Well as I'm sure many will agree,some councils have no facilities to care for those in need of residential care or even readily available respite.
It doesn't seem fair that a little flicker of hope has been extinguished for the foreseeable future,another policy shelved before it's even got off the drawing board..
Yes,it needs further consideration,but not much consolation to those in need of care at present..
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CAP delayed 5 years - aren't we all amazed
That's it - nothing (again)
Let's face it, this (or any other government) when it looks at the scale of the problems now and what's likely to happen in the future must realise we're up poo creek without a paddle unless a lot of money can be made available. It's been kicked into the long grass for 5 years who knows where we'll all be then.
' who knows where we'll all be then' - living in a tent eating baked beans
Cost of care cap delayed until 2020
Title says it all.
Trying not to think about it as its late, need to sleep...but am furious.
I wasn't surprised. But I did think it was interesting in relation to changes to inheritance tax for homeowners. This is great but only if you have a home - of course the likelihood is you'll have to sell your home to pay for care, especially without a care funding cap. The more people forced to sell their homes to pay for care, the less people will take advantage of the inheritance tax changes. Unless Ive misunderstood something?
The inheritance tax changes don't come until next year and are stepped (don't remember the exact details) but will apply if a home was sold after 8 July 2015 - so any sales from budget day onwards can take advantage of the change is my understanding even if property note actually owned at date of death but estate is increased by it.
Estates that IHT applies to will of course be reduced by the care cap being 'delayed' for 5 years.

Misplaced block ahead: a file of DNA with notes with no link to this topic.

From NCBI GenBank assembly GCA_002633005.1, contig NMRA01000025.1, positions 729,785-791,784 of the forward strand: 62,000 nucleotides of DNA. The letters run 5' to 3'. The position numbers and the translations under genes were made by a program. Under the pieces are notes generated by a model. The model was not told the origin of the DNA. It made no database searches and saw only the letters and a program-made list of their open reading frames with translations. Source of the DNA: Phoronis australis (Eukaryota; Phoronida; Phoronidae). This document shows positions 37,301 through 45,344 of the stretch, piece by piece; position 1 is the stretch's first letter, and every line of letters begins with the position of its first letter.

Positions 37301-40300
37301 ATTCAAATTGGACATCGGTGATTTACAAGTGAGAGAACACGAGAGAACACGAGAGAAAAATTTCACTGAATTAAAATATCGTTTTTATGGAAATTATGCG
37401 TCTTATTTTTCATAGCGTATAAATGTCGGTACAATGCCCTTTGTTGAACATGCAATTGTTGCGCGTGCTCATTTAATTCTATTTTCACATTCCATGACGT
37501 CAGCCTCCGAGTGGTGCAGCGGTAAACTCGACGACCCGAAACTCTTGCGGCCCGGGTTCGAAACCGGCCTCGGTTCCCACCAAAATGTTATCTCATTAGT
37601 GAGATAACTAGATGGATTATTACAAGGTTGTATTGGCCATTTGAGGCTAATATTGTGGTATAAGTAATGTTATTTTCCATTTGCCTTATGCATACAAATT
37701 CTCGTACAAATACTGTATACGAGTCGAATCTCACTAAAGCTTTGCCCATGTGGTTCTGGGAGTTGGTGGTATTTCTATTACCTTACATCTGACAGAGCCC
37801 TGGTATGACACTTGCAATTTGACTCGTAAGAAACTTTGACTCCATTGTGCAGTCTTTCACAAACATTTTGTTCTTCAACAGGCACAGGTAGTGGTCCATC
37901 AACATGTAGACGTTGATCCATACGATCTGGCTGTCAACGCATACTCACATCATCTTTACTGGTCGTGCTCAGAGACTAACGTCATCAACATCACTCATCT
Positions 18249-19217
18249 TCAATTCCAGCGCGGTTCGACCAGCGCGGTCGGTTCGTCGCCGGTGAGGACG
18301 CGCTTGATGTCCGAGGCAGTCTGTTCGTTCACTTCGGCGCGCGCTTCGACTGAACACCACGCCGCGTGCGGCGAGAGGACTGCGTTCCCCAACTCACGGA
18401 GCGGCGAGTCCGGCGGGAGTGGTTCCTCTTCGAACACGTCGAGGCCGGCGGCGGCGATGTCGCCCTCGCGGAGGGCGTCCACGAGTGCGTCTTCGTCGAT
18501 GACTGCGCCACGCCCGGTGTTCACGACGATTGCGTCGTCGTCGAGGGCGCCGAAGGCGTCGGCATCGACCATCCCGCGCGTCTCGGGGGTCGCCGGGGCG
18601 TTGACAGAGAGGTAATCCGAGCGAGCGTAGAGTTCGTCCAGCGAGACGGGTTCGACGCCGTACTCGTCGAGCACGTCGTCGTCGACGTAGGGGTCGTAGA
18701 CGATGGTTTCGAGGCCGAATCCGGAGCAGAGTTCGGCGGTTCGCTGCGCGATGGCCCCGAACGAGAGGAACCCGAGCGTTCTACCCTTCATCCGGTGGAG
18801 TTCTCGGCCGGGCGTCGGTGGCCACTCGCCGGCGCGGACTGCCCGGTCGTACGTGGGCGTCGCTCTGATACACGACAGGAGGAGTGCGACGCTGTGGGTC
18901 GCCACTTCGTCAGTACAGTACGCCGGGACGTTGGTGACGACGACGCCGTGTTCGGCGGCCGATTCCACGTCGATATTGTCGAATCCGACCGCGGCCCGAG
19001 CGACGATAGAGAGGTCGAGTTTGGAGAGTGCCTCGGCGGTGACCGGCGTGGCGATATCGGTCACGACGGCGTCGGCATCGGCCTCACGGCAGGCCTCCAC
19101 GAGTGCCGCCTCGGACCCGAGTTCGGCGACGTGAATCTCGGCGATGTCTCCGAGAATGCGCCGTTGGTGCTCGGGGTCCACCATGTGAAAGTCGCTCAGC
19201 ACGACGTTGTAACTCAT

I understand some of the issue is the significant amount of admin, as most self funders do not currently have a SS assessment.
What about those that were misled by the government
I made big financial decisions on the basis of the commitment to pay for care over the cap from 2016. Where do I stand.
Some of those financial decisions people made are akin to decisions about pensions.
I take it you've made some irreversible financial decision (although I can't think what it may be, I'm a bit slow on financial matters). Isn't it worth starting a petition on the government website, if you get 10k signatures they have to bring it up in parliament.
It's a bit of a long shot but I'm sure you'd get a lots f support.
If any other financial institution changed the goalposts like this the ombudsman would be on them like a ton of bricks.
Only about 4% of all estates paid any inheritance tax even before the changes. I never understand why it is such a big deal when it affects so few people in practice.
On your second point, Jugglingmum, I went to a carers' event about month ago where one of the speakers was a county council manager. I specifically asked about the impact of the additional people now looking for SS assessment and the answer was that they had taken on 3 additional staff but didn't anticipate it would cause problems or additional delays. I wonder what changed in those few short weeks....